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Estimating The Fair Value Of Cohu, Inc. (NASDAQ:COHU)

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·6 min read
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Does the July share price for Cohu, Inc. (NASDAQ:COHU) reflect what it's really worth? Today, we will estimate the stock's intrinsic value by projecting its future cash flows and then discounting them to today's value. The Discounted Cash Flow (DCF) model is the tool we will apply to do this. There's really not all that much to it, even though it might appear quite complex.

We would caution that there are many ways of valuing a company and, like the DCF, each technique has advantages and disadvantages in certain scenarios. Anyone interested in learning a bit more about intrinsic value should have a read of the Simply Wall St analysis model.

Check out our latest analysis for Cohu

The Method

We're using the 2-stage growth model, which simply means we take in account two stages of company's growth. In the initial period the company may have a higher growth rate and the second stage is usually assumed to have a stable growth rate. In the first stage we need to estimate the cash flows to the business over the next ten years. Seeing as no analyst estimates of free cash flow are available to us, we have extrapolate the previous free cash flow (FCF) from the company's last reported value. We assume companies with shrinking free cash flow will slow their rate of shrinkage, and that companies with growing free cash flow will see their growth rate slow, over this period. We do this to reflect that growth tends to slow more in the early years than it does in later years.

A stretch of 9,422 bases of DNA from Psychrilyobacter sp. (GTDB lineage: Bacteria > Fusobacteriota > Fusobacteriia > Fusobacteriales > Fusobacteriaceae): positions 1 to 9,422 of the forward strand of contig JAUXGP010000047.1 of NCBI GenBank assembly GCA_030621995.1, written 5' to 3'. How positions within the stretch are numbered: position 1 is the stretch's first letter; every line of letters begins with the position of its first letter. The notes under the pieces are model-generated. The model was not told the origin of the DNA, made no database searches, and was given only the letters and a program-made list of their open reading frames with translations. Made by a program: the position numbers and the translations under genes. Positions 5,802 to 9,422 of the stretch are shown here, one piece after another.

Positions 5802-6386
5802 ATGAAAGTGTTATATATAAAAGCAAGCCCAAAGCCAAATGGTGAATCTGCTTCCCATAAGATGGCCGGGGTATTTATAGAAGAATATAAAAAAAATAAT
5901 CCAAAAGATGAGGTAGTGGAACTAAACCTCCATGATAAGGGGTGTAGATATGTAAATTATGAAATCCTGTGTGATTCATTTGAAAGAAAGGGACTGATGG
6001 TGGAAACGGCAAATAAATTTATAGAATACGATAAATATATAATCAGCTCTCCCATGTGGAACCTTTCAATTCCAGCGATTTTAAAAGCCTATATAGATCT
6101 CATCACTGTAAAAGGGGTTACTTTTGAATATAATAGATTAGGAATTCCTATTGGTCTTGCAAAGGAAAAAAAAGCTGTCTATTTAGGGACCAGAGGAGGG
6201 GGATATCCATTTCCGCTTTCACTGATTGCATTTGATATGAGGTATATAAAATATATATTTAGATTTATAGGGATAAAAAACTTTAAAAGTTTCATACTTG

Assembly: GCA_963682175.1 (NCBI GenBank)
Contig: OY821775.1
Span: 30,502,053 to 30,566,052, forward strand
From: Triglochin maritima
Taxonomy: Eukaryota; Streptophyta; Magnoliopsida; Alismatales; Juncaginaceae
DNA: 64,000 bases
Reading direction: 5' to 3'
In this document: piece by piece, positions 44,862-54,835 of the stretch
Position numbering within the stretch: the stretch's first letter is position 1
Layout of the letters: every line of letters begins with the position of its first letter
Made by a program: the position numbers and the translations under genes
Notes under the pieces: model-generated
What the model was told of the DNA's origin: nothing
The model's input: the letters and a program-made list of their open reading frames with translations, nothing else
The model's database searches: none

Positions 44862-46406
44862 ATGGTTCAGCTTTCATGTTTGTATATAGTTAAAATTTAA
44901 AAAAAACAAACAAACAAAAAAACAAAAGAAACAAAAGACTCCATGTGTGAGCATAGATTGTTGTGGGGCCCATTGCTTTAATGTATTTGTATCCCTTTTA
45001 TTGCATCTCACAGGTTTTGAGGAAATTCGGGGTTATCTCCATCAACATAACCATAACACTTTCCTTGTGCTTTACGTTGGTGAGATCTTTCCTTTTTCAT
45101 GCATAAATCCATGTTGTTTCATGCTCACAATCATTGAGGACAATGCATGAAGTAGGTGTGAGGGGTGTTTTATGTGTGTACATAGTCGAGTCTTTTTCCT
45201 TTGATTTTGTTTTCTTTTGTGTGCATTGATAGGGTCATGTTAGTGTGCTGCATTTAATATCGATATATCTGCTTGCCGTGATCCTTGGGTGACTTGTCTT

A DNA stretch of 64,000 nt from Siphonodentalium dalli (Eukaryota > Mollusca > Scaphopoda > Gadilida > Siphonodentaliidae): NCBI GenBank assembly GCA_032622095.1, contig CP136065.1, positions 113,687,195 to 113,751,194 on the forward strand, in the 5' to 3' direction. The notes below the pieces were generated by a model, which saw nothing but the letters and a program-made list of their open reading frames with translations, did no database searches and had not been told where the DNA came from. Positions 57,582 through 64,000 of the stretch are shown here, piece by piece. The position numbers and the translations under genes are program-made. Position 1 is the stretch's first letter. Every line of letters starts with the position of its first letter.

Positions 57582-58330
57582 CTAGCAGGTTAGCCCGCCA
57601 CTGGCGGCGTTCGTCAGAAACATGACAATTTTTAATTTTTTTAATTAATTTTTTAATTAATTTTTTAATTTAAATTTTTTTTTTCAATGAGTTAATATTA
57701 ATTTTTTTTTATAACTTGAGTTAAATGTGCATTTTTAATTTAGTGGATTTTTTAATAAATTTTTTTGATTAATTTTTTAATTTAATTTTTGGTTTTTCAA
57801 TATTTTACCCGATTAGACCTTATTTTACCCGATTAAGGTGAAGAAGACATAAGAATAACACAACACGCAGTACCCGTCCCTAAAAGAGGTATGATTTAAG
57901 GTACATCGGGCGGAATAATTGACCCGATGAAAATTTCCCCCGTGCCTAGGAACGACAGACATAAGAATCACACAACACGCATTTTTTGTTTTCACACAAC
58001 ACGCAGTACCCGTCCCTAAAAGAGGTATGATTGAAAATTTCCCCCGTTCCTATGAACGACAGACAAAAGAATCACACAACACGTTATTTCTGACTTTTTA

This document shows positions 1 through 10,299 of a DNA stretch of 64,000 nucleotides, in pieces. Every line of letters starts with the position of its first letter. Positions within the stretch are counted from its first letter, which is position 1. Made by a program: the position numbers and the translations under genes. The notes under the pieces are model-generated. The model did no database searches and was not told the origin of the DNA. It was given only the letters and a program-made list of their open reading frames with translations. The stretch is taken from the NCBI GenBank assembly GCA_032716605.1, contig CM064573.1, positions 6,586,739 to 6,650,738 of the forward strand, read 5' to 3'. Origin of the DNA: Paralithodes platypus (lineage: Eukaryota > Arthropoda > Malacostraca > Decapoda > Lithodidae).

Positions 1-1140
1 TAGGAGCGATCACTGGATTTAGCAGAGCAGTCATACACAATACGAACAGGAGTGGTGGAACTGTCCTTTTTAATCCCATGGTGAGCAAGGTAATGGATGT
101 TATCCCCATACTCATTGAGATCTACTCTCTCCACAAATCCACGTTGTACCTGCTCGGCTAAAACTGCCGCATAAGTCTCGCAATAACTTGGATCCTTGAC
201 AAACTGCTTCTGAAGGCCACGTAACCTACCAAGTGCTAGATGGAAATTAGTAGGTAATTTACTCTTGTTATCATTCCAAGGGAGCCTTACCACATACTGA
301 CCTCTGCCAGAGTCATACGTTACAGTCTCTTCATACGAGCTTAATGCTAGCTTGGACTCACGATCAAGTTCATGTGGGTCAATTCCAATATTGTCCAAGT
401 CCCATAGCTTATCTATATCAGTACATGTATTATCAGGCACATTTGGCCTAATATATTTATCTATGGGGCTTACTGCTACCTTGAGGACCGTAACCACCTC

Generally we assume that a dollar today is more valuable than a dollar in the future, so we need to discount the sum of these future cash flows to arrive at a present value estimate:

10-year free cash flow (FCF) estimate

2023

2024

2025

2026

2027

2028

2029

2030

2031

2032

Levered FCF ($, Millions)

US$79.9m

US$84.0m

US$87.5m

US$90.5m

US$93.3m

US$95.8m

US$98.2m

US$100.4m

US$102.7m

US$104.8m

Growth Rate Estimate Source

Est @ 6.48%

Est @ 5.12%

Est @ 4.16%

Est @ 3.5%

Est @ 3.03%

Est @ 2.7%

Est @ 2.47%

Est @ 2.31%

Est @ 2.2%

Est @ 2.12%

Present Value ($, Millions) Discounted @ 7.1%

US$74.6

US$73.2

US$71.2

US$68.7

US$66.1

US$63.4

US$60.6

US$57.9

US$55.2

US$52.7

("Est" = FCF growth rate estimated by Simply Wall St)
Present Value of 10-year Cash Flow (PVCF) = US$643m

We now need to calculate the Terminal Value, which accounts for all the future cash flows after this ten year period. The Gordon Growth formula is used to calculate Terminal Value at a future annual growth rate equal to the 5-year average of the 10-year government bond yield of 1.9%. We discount the terminal cash flows to today's value at a cost of equity of 7.1%.

Terminal Value (TV)= FCF2032 × (1 + g) ÷ (r – g) = US$105m× (1 + 1.9%) ÷ (7.1%– 1.9%) = US$2.1b

Present Value of Terminal Value (PVTV)= TV / (1 + r)10= US$2.1b÷ ( 1 + 7.1%)10= US$1.0b

The total value is the sum of cash flows for the next ten years plus the discounted terminal value, which results in the Total Equity Value, which in this case is US$1.7b. To get the intrinsic value per share, we divide this by the total number of shares outstanding. Relative to the current share price of US$28.6, the company appears about fair value at a 17% discount to where the stock price trades currently. The assumptions in any calculation have a big impact on the valuation, so it is better to view this as a rough estimate, not precise down to the last cent.